JS In your poem “Landscapes Without End,” you discuss Google Maps, and it got me thinking about Borges—the story of the empire that wants to map itself so accurately that it creates an exact representation that is laid on top of the actual territory. Then, in the “Precession of the Simulacra,” Baudrillard wrote about the eventual point at which empire erodes and the map is what remains. Similar ideas pop up in other pieces as well. Is that something you were engaged with when you were writing this?
AD I hadn’t thought of Borges and haven’t read him in a long time, but there is definitely an echo of that in my work. For some of the time I was working on it, I was reading Houellebecq’s The Map and The Territory, which opens with the artist Jed Martin reprinting details of Michelin maps. That early work ultimately leads him to make a film about nature. I think that trajectory of Jed Martin’s work, was more the model for how this piece came about. As for Google Maps, I’m interested in the politics of the map broadly speaking and how those politics manifest in something like Google Maps, which often invades space, selectively censors, concedes to blankness (at the request of governments), and so on. And how Google Maps photographs disasters like Hurricane Sandy.
JS So it’s not idealism for you, it’s just how it is. Where were you when that all went down?
AD In the West Village. I was on the 11th floor, staying in a room at a friend’s. When the power plant exploded, it lit up the whole apartment. It was an intense moment of vulnerability that culminated, for me, when the eye of the storm passed over lower Manhattan. I opened a window and it smelled like we were at sea. After that, I rewrote “Landscapes without End” to address that experience.
JS Yeah, and our attempts to preserve everything online becomes so meaningless when the levees break.
AD Exactly. My phone died and I had no way to reach anyone, my friends or family, and I was there for two days without anything besides the people that I knew in the area (no one). That release from the Internet felt terrible—and like a vision of the future.
JS Something that you never directly engage with, but which I feel skirting your work—with these ideas of mapping and preserving and communication and legacy—is the concept of the alien. Do you believe in extraterrestrials?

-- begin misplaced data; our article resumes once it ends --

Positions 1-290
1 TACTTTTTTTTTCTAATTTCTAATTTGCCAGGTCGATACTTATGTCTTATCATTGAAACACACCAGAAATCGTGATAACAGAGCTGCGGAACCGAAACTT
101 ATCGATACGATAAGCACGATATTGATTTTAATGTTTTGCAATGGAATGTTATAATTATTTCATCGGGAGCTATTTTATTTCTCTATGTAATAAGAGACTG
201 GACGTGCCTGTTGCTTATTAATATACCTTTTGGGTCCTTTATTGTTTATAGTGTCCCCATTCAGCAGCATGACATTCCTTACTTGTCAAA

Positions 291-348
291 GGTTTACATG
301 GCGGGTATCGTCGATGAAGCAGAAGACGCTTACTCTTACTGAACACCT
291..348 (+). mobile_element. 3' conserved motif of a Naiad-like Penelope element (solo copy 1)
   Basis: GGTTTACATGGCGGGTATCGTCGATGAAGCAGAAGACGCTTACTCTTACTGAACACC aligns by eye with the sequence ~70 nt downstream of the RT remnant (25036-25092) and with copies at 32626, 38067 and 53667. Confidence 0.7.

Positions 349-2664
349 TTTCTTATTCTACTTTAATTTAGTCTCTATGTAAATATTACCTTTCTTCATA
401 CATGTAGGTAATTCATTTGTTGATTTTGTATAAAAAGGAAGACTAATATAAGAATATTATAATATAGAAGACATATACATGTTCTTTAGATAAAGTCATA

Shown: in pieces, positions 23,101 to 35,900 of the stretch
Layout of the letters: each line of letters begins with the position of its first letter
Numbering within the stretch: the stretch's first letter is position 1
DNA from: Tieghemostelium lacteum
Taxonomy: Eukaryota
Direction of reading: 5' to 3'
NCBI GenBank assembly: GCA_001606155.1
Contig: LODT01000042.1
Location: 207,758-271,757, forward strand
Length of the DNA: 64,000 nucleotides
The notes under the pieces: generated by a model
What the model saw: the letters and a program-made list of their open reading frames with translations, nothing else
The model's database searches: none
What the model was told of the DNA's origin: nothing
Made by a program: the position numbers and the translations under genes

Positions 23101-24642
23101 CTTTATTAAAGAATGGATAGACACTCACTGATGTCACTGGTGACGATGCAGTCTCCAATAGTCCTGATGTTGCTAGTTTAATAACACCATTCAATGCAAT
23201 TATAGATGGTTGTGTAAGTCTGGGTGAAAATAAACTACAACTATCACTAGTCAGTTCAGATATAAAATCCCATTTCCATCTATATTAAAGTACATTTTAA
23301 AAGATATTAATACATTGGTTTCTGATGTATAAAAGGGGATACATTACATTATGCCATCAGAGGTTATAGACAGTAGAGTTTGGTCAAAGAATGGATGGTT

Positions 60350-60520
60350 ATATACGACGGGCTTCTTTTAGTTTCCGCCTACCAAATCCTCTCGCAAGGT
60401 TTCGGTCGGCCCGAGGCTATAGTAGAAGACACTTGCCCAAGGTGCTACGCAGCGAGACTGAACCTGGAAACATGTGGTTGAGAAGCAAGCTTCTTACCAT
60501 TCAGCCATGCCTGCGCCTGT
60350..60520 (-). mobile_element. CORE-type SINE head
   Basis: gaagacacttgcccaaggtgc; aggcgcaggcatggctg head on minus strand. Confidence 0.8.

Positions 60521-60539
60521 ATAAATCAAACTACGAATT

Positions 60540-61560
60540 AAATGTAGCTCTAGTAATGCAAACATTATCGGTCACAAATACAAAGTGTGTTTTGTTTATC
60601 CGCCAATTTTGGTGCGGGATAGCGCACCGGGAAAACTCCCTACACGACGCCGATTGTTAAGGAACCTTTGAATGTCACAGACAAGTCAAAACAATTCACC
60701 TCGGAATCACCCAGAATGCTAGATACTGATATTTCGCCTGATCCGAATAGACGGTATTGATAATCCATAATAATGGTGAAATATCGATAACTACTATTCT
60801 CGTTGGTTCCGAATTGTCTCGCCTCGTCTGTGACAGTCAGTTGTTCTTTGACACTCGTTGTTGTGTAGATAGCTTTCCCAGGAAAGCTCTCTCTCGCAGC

AD What a turn at the end here.
JS Do you think about the potential for life elsewhere in the universe, in relation to how it might perceive us?
AD I think it’s an a safe assumption to make that there are living things not on this planet. In “Landscapes Without End,” there’s that moment where I return to A.I.—at the end, the moment where the aliens are excavating a frozen New York. That doesn’t seem to be a stretch at all. I’m not sure how much I think about them on a day-to-day basis. There’s the theory of the “greys”, which I like, and that argues that a significant part of the planet’s population isn’t human, even if they appear to be human. They’re “grey.” Wouldn’t that be interesting? I think, like a lot of people, about whether or not I would leave if offered the choice. I used to think I wouldn’t, but now I probably would.
JS Yeah. Goodbye LA, hello Universe.
AD Of course. Los Angeles has always felt like the last stop before outer space. It evokes, in a way, an off-world colony or station. I love the idea of the off-world colony that’s way off world, maybe even at the “edge” of the known territory. I like the idea of being on the cusp of a presence, right next to something beyond that’s not necessarily better but just different. And that the station is there, at its edge. It’s not something to be colonized, not even something to be sought after necessarily, but something out there that might eventually offer us a choice.
On January 30, at 3:40PM EST, Andrew Durbin’s work will be included in Poetry Will Be Made By All!, curated by Hans Ulrich Obrist, Simon Castets, and Kenneth Goldsmith atLUMA/Westbrau Exhibition Space in Zurich. A full program and webcast can be found here.
Andrew Durbin is the author of Mature Themes (Nightboat Books, 2014) and several chapbooks, including Believers (Poor Claudia, 2013). His writing has appeared or is forthcoming in BOMB, The Boston Review, Conjunctions, Fence, Triple Canopy, and elsewhere. Beginning Fall 2014, he will be the Talks Curator at the Poetry Project. He co-editsWonder, curates the New Agendas reading series at Macie Gransion, and lives in New York.
Jacob Severn is a writer and editor living in New York.
I find the idea that we write alone laughable, even egotistical. Poetry is a palimpsest that has been endlessly rewritten—it’s a social space we share with others.